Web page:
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Profile: Debra Nails (Michigan State University)
  1. Debra Nails (forthcoming). On Wittgenstein: The Language-Game and Linguistics. Auslegung.
    Wittgenstein was not the "anti-philosopher" he is so often characterized as having been. this short paper points out inadequacies in some of the traditional views of wittgenstein's philosophy. it then suggests a more positive view of what wittgenstein believed the object of philosophy ought to be: in short, the language-game conceived as human activity, object and linguistic sign, mediated by the rules of grammar. finally, to provide an example of one of the ways in which philosophy might proceed, i discuss (...)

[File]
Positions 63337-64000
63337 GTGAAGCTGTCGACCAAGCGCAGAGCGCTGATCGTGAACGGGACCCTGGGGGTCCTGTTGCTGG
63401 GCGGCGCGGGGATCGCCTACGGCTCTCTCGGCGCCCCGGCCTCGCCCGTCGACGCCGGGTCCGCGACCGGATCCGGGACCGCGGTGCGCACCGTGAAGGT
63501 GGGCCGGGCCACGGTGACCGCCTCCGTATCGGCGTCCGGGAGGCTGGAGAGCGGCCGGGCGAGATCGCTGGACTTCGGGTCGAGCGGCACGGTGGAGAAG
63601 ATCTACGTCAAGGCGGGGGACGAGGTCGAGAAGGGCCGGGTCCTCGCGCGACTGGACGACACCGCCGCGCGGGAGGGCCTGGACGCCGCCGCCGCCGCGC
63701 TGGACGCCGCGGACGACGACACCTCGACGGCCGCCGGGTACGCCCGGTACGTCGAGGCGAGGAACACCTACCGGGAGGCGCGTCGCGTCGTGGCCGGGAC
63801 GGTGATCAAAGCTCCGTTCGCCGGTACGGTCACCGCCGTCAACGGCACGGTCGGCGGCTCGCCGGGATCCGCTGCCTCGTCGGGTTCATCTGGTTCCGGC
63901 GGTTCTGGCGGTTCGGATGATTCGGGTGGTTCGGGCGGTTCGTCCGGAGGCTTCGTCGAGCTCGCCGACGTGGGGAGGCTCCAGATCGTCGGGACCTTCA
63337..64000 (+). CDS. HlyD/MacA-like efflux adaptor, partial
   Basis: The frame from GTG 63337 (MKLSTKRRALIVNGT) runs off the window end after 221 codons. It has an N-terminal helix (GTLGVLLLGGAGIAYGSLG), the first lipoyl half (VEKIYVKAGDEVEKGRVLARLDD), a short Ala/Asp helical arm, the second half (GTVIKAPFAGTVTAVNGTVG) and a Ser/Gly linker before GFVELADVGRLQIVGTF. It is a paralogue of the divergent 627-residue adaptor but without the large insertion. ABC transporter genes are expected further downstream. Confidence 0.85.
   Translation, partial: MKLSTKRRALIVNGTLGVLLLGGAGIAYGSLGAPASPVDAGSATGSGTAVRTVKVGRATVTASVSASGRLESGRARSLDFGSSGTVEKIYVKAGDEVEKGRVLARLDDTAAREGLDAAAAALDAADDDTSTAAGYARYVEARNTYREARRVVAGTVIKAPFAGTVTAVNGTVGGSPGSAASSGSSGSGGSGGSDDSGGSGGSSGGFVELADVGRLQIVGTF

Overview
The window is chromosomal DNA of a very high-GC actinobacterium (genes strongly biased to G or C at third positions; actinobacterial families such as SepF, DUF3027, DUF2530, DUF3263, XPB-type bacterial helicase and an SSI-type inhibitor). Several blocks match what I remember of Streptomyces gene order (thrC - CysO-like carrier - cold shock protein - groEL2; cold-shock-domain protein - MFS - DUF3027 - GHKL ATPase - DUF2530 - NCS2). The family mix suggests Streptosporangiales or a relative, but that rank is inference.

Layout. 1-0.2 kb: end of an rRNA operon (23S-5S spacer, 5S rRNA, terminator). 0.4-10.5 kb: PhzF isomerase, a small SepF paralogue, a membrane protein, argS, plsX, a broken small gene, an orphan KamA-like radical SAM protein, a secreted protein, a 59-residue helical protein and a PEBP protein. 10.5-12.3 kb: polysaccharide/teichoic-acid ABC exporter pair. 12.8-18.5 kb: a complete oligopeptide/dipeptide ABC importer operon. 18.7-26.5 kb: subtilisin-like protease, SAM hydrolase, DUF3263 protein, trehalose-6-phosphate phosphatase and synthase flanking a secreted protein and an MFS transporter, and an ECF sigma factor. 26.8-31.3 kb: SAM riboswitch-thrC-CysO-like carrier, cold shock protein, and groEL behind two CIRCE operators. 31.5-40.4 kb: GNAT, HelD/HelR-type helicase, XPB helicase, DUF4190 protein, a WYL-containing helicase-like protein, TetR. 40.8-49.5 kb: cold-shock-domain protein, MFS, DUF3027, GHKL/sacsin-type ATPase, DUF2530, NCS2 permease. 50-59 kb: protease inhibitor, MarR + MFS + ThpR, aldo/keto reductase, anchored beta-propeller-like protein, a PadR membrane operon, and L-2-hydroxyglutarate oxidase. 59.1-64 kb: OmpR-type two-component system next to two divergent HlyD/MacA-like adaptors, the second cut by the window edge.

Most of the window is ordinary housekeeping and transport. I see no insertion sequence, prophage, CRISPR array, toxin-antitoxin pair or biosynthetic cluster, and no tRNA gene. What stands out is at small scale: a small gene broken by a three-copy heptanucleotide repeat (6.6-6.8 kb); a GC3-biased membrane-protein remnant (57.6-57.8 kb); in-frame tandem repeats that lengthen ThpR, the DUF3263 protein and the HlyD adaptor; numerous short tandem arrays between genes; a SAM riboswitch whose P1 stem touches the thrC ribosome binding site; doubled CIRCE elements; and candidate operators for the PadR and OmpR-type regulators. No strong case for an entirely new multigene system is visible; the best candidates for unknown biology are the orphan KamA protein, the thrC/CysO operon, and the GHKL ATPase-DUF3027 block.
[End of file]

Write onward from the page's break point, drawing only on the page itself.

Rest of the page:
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  2. Debra Nails (forthcoming). Social-Scientific Sexism: Gilligan's Mismeasure of Man. Social Research.
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  3. Debra Nails (2013). Colloquium 3: Two Dogmas Of Platonism. Proceedings of the Boston Area Colloquium of Ancient Philosophy 28 (1):77-101.
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  4. Debra Nails (2012). Plato's Republic in its Athenian Context. History of Political Thought 33 (1):1-23.
    Plato's Republic critiques Athenian democracy as practised during the Peloponnesian War years. The diseased city Socrates attempts to purge mirrors Athens in crucial particulars, and his proposals should be evaluated as counter-weights to existing institutions and practices, not as absolutes to be instantiated. Plato's assessment of the Athenian polity incorporates two strategies -- one rhetorical, the other argumentative -- both of which I address. Failure to consider Athens a catalyst for Socrates' arguments has led to the misconception that Plato was (...)